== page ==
Mark Wetton, a Pepperdine alumnus, is running on a platform of environmental stewardship. With experience on the parks and recreation commission, Wetton is also a financial manager of a family trust with experience in business and real estate, as well as an avid surfer and mountain biker.
This is an abridged version of a much longer Q&A. We encourage our readers to read the text, in full, here.
In five words or less, what is the theme of your campaign?
Environment, public safety and community, with emphasis on environment
Tell me about your history in Malibu.
I came to Malibu in 1978 to attend Pepperdine. Right away, I got involved in the community. They were looking for student volunteers to help sandbag homes inundated with flood water. We ended up starting an organization that went on to do other community service projects, like removing graffiti along Malibu Canyon. I ended up marrying a girl from Malibu. I’ve been here ever since and raised my family here.
What prepares you to take on this role?
I have a finger on the pulse of what the community needs. People have been fighting for the environment all the way back from when Rhoda May Rindge held off the railroad and the highway with armed posses. I’m a surfer and mountain biker. I was appointed to the parks and rec commission by [Council Member] Jefferson Wagner so I know my way around the city a little bit. I personally know many of the city council people that have gone before me. Between all that, I’m prepared to become a leader in the city.
You wrote that you’d like to see us try some new methods and innovative ideas to control traffic. Can you tell me what these innovative ideas are?
A lot of people on loud motorcycles and cars think PCH and the canyon are racetracks ... We really haven’t pushed the noise ordinance issue. I spoke with two of our local representatives [sheriff’s department officials], James Braden and Chuck Becerra. The sheriff’s department has a training program where they can train their deputies to identify after-market exhaust on cars and motorcycles. If we can get teams of deputies out here on the weekends that are trained to identify after-market exhaust, we can issue expensive fix-it tickets that can be at least revenue neutral, if not revenue positive. We can make those tickets expensive, send a message and the revenue would help pay for that additional enforcement.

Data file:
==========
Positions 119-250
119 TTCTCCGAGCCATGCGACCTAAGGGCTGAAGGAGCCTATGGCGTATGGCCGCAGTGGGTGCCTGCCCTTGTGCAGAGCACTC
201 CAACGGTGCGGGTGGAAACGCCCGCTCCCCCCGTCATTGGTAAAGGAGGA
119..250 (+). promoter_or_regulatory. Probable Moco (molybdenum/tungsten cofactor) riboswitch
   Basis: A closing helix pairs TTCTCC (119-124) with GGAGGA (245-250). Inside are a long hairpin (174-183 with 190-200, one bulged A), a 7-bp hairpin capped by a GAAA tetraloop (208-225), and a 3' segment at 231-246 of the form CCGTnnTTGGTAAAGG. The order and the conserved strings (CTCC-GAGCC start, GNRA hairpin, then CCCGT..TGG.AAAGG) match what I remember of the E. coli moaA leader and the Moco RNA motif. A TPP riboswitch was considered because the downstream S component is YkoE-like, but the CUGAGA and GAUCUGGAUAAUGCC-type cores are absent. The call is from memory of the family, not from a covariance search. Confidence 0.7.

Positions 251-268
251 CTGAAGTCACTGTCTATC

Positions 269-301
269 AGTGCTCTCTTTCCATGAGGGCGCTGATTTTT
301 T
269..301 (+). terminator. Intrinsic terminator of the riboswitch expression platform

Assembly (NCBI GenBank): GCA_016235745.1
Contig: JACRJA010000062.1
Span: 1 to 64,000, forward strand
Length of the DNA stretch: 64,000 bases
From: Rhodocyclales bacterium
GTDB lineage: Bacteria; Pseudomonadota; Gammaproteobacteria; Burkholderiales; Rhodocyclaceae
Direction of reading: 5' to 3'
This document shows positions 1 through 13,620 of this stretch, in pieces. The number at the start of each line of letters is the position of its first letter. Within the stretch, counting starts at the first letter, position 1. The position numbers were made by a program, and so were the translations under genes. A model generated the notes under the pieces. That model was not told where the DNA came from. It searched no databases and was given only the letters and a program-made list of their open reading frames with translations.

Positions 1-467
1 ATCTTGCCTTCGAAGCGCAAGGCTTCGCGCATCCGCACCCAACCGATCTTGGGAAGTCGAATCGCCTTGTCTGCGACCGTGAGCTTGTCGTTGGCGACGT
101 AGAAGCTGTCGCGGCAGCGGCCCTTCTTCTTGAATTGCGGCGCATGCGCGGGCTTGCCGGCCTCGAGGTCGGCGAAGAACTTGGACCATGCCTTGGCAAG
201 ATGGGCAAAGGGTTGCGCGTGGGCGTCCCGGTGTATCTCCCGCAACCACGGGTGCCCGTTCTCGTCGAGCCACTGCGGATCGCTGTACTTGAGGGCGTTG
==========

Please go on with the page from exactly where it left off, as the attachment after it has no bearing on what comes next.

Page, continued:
The City Manager is predicting there’s going to be a crisis in the budget next year. Where would you propose to cut from the budget?
What usually ends up happening is you cut staff and programs that are nonessential. Arts and recreation usually hit the cutting room floor. But I think we can set up partnerships like universities and museums and get wealthy donors that would like to see a performing arts center, for example. We have more entertainment people per capita in this town than anywhere else and we don’t even have a movie theater.
What do you think is the No. 1 issue facing Malibu today and what are you going do in your first year in office to tackle it?
I think that the environment is the No. 1 problem that we have short-term and long-term. This council is going to be looking at what we do with these properties that the city owns ... We should be looking to our mission statement as the determining factor on how we go forward. Our mission statement says that we want to maintain our rural character and that we’re willing to forgo certain conveniences and amenities to preserve open space. Obviously, we have lots of other problems to be working on simultaneously. But I think if we don’t have our rural character, the rest of it will be a footnote, at the end of the day.
OK. And in your first year in office, to tackle it—
I’m pretty sure that there will be agendized discussion about what to do with these properties. I pray we get an environmentally leaning city council, meaning three or more people on the council that agree with our mission statement that we want not to increase hardscape and needless commercial development.
What sets you apart from other candidates?
All day long in my business, I solve problems. I can bring that expertise to the council in a wide range of areas from finance to insurance to property management. I’ve got the right temperament to be able to work with others and build consensus. Some of the other candidates that are running, quite frankly, can be divisive ... and maybe are too single-minded about certain issues. I don’t think we want divisiveness. We want a council that puts the mission statement first and then rolls its sleeves up to solve problems.
You were endorsed by [Mayor] Mikke Pierson. Do you feel like people who like the way Malibu’s council is operating right now should vote for Mark Wetton? Or do you think things would change if you came in?
I would hate to be viewed as a vote for the status quo. I’m running because I want to make change. We had a group of city councilors that were elected in the last couple of elections based on or two issues, and many people are now disillusioned. That slate of candidates didn’t live up to how they were advertised. I’ve always been the guy that what you see is what you get. There are a lot of things that can change about running the city and I hope to make those changes or at least be part of that change. But do it in a way that is not divisive.